My friend was planning to run the Berlin marathon in September, 2008, and he and I scheduled a backpacking trip around it, but, due to illness, he was unable to participate in the marathon. He wanted to go and see it, and I was happy to, hoping to capture some of the emotion that would inevitably accompany such an amazing achievement. The area just past the finish line was blocked off to outsiders, but I was determined to sneak in there, and after a couple of failed attempts, we did.
When I saw this couple, I immediately took a frame, following the mantra of “Shoot first, ask questions later.” They had just crossed the finish line, and both were clearly absolutely exhausted, and this woman, in particular, appeared to be overwhelmed by the physical ordeal of running so far.
Having never run a marathon myself, I can’t claim to understand what she was going through at this moment, but I’m guessing it was a mixture of the elation of accomplishment and an utter depletion of all of her physical resources. I suspect that the act of driving yourself to do something so physically taxing can’t help but tear away a lot of the emotional baggage that we carry with us, leaving yourself raw and exposed, completely devoid of any kind of mask. This is exactly the kind of truth that I wanted to capture.
I don’t know what the relationship was between this couple: Maybe they were romantically linked. Maybe they were just old friends. Maybe they had just met, but the extreme circumstances of their encounter stripped away convention, allowing them to break through the usual barriers that keep strangers strange. Regardless, I think that there’s something special here: a shared experience between two human beings, with one comforting the other, frozen at an immensely triumphant and yet completely vulnerable moment.
Just after taking this shot, my friend asked me a question: didn’t I feel like I was being intrusive by photographing people in such a personal situation? Having been caught up in the moment, in the rush in attempting to capture something so pure, so truthful, I hadn’t paused to consider whether or not I should actually be doing it at all.
Well, I thought at the time, this is what photojournalists do. If you hesitate, it’s over. You’ll miss the decisive moment. If I had stopped to ask them if I could take a shot, whether they said yes or not, the truth of that instant would have been gone forever. Good photojournalists must be willing to go where others won’t, to click the shutter when others wouldn’t. Photos taken in exactly these circumstances have changed the world for the better… but the fact is, I’m not a photojournalist. I was just pretending to be one. Nobody was asking me to be there but myself.
Because of my friend’s question, I decided not to post this, but after some time had passed (over two years), I came across this photo again, and decided to go ahead and share it. I’ll admit that there’s absolutely nothing special about this photo technically: I had no knowledge of off-camera flash at the time and my overexposed on-camera fill created some harsh shadows that I’m not a fan of, but I can’t help but be drawn to this image.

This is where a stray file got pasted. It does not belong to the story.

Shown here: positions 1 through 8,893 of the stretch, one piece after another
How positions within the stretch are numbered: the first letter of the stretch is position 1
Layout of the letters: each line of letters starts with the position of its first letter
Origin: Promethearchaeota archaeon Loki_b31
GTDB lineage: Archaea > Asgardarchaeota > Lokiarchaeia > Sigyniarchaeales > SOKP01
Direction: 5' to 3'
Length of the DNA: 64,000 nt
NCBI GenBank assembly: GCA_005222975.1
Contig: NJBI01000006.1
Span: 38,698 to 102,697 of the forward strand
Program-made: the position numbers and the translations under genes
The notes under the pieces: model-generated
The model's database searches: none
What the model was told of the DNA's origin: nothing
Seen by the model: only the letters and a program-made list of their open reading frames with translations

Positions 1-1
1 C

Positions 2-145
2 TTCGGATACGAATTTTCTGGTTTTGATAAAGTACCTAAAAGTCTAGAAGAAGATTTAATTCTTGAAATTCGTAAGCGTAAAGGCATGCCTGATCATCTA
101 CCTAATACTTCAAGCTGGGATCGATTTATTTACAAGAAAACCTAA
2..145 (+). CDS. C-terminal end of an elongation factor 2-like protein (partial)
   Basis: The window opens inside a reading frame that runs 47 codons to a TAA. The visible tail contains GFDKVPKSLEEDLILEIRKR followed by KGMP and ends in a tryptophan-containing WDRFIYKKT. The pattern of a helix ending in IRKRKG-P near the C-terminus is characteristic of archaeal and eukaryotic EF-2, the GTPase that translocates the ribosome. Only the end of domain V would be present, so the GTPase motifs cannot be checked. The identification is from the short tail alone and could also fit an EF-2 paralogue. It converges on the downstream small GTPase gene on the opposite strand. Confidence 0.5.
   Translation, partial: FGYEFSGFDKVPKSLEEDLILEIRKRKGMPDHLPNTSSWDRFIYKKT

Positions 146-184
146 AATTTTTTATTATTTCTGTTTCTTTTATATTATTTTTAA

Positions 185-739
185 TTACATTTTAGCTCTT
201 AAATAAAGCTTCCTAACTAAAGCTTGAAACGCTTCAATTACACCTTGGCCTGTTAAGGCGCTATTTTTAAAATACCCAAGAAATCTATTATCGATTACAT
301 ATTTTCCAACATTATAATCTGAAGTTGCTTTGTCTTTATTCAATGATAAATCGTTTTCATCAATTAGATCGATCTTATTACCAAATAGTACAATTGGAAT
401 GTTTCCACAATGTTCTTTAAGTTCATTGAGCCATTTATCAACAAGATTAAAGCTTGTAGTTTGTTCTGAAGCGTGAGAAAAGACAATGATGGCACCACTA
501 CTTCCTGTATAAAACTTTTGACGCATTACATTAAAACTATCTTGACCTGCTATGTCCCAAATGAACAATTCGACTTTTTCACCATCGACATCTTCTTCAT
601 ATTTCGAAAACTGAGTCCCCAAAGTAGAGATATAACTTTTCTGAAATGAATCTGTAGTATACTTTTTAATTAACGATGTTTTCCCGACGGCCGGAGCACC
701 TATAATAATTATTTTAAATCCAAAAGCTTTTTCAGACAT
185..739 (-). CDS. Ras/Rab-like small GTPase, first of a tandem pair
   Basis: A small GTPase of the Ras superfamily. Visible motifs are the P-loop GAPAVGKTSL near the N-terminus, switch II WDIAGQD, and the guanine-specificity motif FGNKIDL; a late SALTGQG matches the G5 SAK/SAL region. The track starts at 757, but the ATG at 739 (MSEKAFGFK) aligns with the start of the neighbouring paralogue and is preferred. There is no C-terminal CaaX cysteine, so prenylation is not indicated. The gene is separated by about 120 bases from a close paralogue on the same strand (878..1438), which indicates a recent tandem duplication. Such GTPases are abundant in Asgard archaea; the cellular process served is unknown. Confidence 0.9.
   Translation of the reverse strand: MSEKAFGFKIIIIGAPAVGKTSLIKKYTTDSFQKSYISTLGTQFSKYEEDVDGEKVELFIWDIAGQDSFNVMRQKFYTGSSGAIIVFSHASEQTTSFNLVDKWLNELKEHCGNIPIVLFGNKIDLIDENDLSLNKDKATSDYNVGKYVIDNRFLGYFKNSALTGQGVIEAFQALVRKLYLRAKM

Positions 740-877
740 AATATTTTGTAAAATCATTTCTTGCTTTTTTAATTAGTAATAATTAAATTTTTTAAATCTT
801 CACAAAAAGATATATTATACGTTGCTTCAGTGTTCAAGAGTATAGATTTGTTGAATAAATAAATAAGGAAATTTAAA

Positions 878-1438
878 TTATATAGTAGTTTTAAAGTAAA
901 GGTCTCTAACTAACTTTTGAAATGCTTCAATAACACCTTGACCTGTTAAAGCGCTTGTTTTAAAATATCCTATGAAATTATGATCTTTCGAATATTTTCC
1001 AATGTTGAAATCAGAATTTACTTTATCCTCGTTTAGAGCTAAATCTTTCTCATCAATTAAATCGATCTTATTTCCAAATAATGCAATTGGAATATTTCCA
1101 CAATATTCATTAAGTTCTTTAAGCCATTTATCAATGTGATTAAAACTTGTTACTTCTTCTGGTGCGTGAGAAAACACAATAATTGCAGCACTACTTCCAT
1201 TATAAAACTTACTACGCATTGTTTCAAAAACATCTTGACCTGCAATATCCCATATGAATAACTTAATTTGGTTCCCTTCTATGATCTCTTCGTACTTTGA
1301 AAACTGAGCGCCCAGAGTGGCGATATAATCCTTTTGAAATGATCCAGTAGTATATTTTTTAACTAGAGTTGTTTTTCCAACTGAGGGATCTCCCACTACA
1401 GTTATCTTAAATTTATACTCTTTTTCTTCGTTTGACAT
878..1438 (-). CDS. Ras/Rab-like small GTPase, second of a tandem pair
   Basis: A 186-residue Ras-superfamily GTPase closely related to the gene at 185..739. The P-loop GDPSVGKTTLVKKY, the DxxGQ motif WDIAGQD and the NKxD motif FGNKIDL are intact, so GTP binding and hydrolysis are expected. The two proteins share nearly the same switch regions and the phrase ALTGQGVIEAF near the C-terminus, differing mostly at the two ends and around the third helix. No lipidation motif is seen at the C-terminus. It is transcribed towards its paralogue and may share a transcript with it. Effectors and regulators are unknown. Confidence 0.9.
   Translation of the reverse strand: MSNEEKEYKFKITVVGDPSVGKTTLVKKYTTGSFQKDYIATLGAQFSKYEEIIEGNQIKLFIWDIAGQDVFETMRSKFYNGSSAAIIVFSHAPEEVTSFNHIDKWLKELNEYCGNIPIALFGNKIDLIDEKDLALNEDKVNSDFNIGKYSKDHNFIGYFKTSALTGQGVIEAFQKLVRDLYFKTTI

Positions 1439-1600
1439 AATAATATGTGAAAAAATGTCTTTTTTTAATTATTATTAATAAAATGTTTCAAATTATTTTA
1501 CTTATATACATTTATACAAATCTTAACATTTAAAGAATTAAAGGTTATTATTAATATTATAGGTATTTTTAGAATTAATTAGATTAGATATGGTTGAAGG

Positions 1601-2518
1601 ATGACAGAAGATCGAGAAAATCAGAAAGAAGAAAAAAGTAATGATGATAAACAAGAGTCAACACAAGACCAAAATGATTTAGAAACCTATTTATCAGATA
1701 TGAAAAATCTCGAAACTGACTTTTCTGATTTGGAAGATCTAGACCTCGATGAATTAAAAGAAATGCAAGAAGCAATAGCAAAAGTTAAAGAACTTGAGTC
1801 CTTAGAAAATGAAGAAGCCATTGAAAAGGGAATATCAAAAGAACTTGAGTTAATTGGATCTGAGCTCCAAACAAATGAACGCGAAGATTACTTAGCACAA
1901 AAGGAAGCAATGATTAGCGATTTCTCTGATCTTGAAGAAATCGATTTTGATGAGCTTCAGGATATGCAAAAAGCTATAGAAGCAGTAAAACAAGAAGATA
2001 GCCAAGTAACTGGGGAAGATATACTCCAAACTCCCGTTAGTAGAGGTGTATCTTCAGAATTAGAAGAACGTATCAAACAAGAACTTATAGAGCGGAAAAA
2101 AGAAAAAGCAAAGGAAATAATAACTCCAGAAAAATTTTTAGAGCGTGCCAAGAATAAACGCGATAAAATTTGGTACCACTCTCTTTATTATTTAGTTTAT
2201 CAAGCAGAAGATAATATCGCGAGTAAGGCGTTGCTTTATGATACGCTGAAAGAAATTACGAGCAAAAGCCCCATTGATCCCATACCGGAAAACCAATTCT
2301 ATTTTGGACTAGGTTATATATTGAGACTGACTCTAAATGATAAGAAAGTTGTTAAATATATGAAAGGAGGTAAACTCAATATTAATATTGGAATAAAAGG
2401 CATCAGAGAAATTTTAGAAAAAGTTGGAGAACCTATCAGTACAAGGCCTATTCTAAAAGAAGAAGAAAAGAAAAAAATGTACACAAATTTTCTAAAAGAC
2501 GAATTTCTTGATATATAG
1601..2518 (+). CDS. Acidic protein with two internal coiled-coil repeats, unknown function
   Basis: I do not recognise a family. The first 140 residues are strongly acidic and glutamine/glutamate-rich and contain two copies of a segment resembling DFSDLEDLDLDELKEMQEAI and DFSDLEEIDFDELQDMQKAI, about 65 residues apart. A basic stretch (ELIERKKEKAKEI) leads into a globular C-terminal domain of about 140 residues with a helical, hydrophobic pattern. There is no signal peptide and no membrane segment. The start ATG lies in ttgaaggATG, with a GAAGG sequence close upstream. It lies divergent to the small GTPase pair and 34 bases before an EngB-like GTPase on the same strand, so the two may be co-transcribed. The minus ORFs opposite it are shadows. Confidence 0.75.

I believe that if either of these two people happened to come across this photo, that they would be happy that I had taken it, and even want a copy. As a photographer, I would always prefer to capture subjects looking their best, and I know this isn’t a particularly flattering photo of her, but I think that anybody who sees this will forgive a girl for not looking totally glamorous after just having run over 26 miles.
I have taken a few photos that no one else will ever see, because they were candid shots taken in situations similar to this, and I know that if I was on the other side of the camera, I wouldn’t want others to view them. On one hand, I’m glad that I took them because if I didn’t, those fleeting moments would’ve disappeared forever. On the other hand, perhaps I shouldn’t have taken them at all. I try to reconcile these viewpoints by the knowledge that I was able to capture those moments before they were lost, even if nobody else will ever see them. However, if noone else ever sees the photo, is it really preserved?
Certainly the photographer has a responsibility to consider the viewpoint of the subject of candid photos, or any subject, for that matter. People can often be understandably sensitive about images of themselves being shared without their consent. Then again, if we outlaw any photos taken or shared without the subject’s explicit consent, then we can say goodbye to the wonderful art of street photography practiced by people like Henri Cartier-Bresson and his spiritual descendants. Photojournalism would die, along with the freedom to hold others (civilians and otherwise) accountable for their public behavior by documenting it visually. I may be biased, but I’d rather live in a world where photographers are free to capture and share whatever they see in public spaces, and I’d like to think that most people do not abuse this liberty. I believe the greater good is served by prioritizing the right to take photos over the right to not be photographed, but I take the responsibility of being a photographer very seriously.
The issues raised in the previous paragraph are worthy of at least two separate posts, but since I’m not going to get into that right now, I’ll just close with why I decided to share this particular image: I thought is was worth sharing, and I’m making the judgement call that the subjects wouldn’t mind.
But I could be wrong… what do you think?